The Story of Marcus Garvey A Documentary


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ALSO WATCH — August 1, 2020 Marcus Garvey Virtual Forum: 100th Anniversary of Convention of the Negro Peoples of the World. Watch on — or watch here on YouTube —

Streamed live on August 1, 2020, the virtual forum features — Dr. Julius Garvey (Son of Marcus Mosiah Garvey), Nana Akufo-Addo (President of Ghana), H.E. Hage G. Geingob (President of the Republic of Namibia), H.E. Dr. Sam Nujoma (Founding President of the Republic of Namibia), Mayor Ras Baraka (Newark, New Jersey), Hon. P. J. Patterson (Former Prime Minister of Jamaica), Hon. David Comissiong (Barbados’ Ambassador to CARICOM), Prof. Rupert Lewis (University of the West Indies, Jamaica), Prof. Carolyn Cooper (University of the West Indies, Jamaica), Dr. Shani Roper (University of the West Indies, Jamaica), Steven Golding (President of the UNIA Jamaica), Yvette Modestin (IBW21 & NAARC Member, Founder/Executive Director, Encuentro Diaspora), Dr. Ron Daniels (President of IBW21, Convener of NAARC and PAUD), Paradise Gray (X-CLAN, Founder, The Black Watch Movement) and Don Rojas (Director of Communications & International Relations for IBW21).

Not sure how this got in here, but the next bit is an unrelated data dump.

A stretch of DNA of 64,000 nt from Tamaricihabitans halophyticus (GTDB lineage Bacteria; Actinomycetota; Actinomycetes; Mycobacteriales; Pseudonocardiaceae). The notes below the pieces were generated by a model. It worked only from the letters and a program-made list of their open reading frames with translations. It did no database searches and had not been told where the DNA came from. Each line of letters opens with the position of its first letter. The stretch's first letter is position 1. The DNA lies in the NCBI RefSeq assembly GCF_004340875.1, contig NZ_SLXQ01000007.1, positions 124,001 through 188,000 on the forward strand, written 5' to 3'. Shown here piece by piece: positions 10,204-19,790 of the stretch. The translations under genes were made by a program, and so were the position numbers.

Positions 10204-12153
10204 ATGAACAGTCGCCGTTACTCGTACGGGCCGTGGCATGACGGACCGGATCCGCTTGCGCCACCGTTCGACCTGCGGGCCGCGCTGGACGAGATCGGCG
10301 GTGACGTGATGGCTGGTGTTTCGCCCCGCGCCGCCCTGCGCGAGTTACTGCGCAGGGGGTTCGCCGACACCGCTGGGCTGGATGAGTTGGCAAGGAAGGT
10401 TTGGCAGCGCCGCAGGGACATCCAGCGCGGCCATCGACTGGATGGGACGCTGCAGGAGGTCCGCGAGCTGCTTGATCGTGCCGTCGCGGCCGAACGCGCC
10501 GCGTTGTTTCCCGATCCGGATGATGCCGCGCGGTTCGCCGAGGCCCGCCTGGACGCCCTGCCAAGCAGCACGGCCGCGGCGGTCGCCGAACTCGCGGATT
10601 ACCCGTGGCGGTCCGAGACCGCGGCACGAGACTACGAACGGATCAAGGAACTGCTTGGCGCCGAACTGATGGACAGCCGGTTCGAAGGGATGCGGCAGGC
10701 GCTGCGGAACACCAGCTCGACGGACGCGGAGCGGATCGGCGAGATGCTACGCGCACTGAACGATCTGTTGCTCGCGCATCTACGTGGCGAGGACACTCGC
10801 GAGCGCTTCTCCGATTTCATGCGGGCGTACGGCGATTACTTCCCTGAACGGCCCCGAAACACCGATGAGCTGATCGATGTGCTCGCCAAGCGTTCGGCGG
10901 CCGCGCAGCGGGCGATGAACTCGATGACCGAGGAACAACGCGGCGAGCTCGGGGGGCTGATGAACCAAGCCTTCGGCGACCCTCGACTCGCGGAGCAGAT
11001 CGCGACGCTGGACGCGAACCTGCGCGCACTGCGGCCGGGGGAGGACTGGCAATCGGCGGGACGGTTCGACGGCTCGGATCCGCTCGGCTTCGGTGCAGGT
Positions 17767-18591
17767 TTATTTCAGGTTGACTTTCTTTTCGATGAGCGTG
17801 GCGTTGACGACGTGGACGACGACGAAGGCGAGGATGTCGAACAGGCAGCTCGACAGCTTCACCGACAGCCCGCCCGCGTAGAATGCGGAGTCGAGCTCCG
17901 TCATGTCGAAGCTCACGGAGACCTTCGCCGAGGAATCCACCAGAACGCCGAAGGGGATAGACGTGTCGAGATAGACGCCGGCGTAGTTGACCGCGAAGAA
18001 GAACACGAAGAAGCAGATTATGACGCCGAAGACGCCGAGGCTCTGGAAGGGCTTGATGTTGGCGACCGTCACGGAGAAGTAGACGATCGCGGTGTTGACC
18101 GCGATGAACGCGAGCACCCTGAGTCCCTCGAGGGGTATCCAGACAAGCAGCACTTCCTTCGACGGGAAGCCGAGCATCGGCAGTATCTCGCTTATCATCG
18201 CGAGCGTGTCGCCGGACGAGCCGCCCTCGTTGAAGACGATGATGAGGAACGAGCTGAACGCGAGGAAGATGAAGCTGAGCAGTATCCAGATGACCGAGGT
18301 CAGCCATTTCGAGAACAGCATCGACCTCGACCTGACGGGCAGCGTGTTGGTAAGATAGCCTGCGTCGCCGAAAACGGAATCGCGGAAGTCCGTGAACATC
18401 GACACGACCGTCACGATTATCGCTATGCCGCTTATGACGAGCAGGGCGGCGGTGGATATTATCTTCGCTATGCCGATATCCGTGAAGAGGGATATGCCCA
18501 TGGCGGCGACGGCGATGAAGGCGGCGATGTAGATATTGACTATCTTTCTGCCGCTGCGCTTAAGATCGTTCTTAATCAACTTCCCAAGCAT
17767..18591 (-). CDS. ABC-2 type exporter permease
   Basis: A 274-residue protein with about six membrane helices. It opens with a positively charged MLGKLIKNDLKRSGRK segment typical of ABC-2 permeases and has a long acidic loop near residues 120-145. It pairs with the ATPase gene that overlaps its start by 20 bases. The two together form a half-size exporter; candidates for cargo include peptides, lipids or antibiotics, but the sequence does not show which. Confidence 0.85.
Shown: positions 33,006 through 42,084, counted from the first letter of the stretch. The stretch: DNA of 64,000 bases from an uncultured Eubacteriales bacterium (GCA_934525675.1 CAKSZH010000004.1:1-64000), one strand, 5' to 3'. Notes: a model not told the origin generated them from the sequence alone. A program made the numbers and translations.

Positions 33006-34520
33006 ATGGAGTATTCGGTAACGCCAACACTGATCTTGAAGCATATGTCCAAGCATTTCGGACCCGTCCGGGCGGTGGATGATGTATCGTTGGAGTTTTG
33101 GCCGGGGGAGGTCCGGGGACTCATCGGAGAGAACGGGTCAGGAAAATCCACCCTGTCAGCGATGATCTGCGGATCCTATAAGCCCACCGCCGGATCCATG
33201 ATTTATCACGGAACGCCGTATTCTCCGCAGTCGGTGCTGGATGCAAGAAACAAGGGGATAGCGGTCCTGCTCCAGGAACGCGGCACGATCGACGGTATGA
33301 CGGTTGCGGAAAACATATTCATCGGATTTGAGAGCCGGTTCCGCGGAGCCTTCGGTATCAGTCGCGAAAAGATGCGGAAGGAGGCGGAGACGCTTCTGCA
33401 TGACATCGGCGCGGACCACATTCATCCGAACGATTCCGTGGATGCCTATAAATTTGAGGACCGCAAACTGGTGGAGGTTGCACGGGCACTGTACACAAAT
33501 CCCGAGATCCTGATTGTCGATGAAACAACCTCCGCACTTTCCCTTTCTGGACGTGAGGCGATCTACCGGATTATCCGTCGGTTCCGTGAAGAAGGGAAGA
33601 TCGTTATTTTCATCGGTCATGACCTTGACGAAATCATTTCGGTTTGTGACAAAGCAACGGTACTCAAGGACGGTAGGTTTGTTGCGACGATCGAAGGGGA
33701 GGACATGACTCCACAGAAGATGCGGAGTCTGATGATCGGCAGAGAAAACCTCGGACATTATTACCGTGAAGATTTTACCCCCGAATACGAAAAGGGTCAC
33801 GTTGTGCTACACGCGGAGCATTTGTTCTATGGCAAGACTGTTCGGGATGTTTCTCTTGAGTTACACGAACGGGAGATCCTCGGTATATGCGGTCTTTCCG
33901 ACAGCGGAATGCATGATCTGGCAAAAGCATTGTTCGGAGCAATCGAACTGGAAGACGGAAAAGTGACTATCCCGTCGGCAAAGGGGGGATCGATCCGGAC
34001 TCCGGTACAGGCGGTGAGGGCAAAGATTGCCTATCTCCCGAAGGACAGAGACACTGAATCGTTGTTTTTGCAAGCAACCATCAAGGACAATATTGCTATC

Marcus Mosiah Garvey, Jr., ONH (August 17, 1887 – June 10, 1940), was a Jamaican political leader, publisher, journalist, entrepreneur, and orator who was a proponent of the Pan-Africanism movement, to which end he founded the Universal Negro Improvement Association and African Communities League (UNIA-ACL). He also founded the Black Star Line, a shipping and passenger line which promoted the return of the African diaspora to their ancestral lands.

Prior to the 20th century, leaders such as Prince Hall, Martin Delany, Edward Wilmot Blyden, and Henry Highland Garnet advocated the involvement of the African diaspora in African affairs. Garvey was unique in advancing a Pan-African philosophy to inspire a global mass movement and economic empowerment focusing on Africa known as Garveyism. Promoted by the UNIA as a movement of African Redemption, Garveyism would eventually inspire others, ranging from the Nation of Islam to the Rastafari movement (some sects of which proclaim Garvey as a prophet).

Garveyism intended persons of African ancestry in the diaspora to "redeem" the nations of Africa and for the European colonial powers to leave the continent. His essential ideas about Africa were stated in an editorial in the Negro World entitled "African Fundamentalism", where he wrote: "Our union must know no clime, boundary, or nationality… to let us hold together under all climes and in every country…"


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